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​  Presentations

  • Chunks

  • Cream (Aseptic, Powder, Sweetened, With Coconut Bits)

  • Desiccated (Reduced Fat, Regular, Chip)

  • Flavor

  • Grated (With Sugar)

  • IQF (Dices, Chunks)

  • Milk (Liquid, Powder, Aseptic) 

  • Nata de Coco (Aseptic)

  • Oil (Virgin)

  • Paste (Concentrate)

  • Puree (Aseptic)

  • Shell (Activated Carbon)

  • Shred

  • Water (Single Strength, Pasteurized, Unpasteurized, No Pulp, With Pulp)

  • Water Concentrate (Aseptic, Acidified, Clarified)

  • White Meat (Dehusked)                



The Coconut palm is grown throughout the tropical world, for decoration as well as for its many culinary and non-culinary uses; virtually every part of the Coconut palm has some human use.

When the Coconut is still green, the endosperm inside is thin and tender, often eaten as a snack. But the main reason to pick the nut at this stage is to drink its water; a big nut contains up to one liter. Coconut water contains Sugar, Fiber, Proteins, Anti-Oxidants, Vitamins and Minerals. More of interest recently is Coconut Water's capability of Isotonic Electrolyte balance, and is a highly nutritious food source. It is used as a refreshing drink throughout the humid tropics. It can also be used to make the gelatinous dessert Nata de Coco.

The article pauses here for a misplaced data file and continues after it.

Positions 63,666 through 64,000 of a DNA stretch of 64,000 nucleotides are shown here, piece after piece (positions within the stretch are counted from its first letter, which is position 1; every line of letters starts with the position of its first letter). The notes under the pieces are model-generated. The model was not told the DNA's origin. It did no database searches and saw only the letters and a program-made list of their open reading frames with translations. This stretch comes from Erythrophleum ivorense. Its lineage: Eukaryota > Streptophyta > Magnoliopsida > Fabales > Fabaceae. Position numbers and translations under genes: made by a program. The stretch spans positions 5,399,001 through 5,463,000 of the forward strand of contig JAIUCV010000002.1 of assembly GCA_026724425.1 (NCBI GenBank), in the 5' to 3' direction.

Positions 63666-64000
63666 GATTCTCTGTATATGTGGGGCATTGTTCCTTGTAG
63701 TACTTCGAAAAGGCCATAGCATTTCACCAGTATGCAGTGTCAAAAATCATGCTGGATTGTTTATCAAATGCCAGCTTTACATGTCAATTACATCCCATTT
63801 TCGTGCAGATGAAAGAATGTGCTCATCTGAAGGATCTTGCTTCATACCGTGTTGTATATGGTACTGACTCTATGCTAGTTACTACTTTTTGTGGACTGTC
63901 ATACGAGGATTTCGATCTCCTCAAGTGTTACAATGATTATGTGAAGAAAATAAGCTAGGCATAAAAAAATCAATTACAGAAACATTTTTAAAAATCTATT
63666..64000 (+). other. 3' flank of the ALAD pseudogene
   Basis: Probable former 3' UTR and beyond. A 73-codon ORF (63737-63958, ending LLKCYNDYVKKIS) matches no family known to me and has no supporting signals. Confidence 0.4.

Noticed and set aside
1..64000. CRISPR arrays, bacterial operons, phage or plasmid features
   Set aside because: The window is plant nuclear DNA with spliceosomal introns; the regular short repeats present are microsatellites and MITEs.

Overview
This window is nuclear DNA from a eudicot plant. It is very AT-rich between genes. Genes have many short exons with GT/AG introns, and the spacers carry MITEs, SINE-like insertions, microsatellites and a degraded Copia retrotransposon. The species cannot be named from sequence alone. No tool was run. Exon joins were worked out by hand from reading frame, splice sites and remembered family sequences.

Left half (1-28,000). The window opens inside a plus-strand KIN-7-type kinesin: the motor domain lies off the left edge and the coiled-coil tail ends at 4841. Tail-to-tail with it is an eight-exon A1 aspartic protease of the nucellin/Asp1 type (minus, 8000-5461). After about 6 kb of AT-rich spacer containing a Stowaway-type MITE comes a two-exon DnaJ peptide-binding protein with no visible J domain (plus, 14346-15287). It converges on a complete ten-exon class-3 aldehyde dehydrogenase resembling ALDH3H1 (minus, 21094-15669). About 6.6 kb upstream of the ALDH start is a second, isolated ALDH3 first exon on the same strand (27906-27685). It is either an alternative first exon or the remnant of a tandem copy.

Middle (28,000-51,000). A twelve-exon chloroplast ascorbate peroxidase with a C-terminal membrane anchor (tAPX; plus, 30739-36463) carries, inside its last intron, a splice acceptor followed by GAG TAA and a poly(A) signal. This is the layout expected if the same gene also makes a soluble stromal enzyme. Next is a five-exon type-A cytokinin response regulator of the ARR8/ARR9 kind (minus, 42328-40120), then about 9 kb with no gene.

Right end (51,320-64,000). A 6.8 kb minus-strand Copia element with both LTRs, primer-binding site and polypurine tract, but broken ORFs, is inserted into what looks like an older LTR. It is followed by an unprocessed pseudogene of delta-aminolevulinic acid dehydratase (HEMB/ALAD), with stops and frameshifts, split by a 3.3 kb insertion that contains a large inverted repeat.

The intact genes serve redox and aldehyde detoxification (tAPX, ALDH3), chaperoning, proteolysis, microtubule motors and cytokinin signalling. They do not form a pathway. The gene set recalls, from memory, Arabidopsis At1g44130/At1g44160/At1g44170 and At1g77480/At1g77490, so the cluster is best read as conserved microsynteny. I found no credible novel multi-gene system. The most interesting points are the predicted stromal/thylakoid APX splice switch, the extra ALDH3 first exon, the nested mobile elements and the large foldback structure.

When the nut has ripened and the outer husk has turned brown, a few months later, it will fall from the palm of its own accord. Mature fruits have significantly less liquid than young immature Coconuts; barring spoilage, Coconut water is sterile until opened. At that time the endosperm has thickened and hardened, while the Coconut water has become somewhat bitter. Coconut milk is made by processing grated coconut with hot water or milk, which extracts the oil and aromatic compounds. It should not be confused with the coconut water discussed above, as it has a fat content of approximately 17% or higher. When refrigerated and left to set, Coconut cream will rise to the top and separate out the milk.


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